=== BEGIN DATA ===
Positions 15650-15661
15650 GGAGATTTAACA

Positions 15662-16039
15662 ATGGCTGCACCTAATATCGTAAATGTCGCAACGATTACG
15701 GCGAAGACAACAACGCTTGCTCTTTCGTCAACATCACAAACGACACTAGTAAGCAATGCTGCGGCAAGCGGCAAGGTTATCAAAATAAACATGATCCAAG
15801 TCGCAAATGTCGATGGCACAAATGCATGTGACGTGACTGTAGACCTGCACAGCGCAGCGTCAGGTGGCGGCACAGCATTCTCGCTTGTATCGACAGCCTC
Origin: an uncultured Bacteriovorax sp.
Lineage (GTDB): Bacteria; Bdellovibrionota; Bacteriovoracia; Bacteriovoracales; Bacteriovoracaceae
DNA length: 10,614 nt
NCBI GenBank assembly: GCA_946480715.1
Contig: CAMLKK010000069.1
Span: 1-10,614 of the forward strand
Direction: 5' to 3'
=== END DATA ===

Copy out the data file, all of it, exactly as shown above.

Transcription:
Positions 15650-15661
15650 GGAGATTTAACA

Positions 15662-16039
15662 ATGGCTGCACCTAATATCGTAAATGTCGCAACGATTACG
15701 GCGAAGACAACAACGCTTGCTCTTTCGTCAACATCACAAACGACACTAGTAAGCAATGCTGCGGCAAGCGGCAAGGTTATCAAAATAAACATGATCCAAG
15801 TCGCAAATGTCGATGGCACAAATGCATGTGACGTGACTGTAGACCTGCACAGCGCAGCGTCAGGTGGCGGCACAGCATTCTCGCTTGTATCGACAGCCTC
Origin: an uncultured Bacteriovorax sp.
Lineage (GTDB): Bacteria; Bdellovibrionota; Bacteriovoracia; Bacteriovoracales; Bacteriovoracaceae
DNA length: 10,614 nt
NCBI GenBank assembly: GCA_946480715.1
Contig: CAMLKK010000069.1
Span: 1-10,614 of the forward strand
Direction: 5' to 3'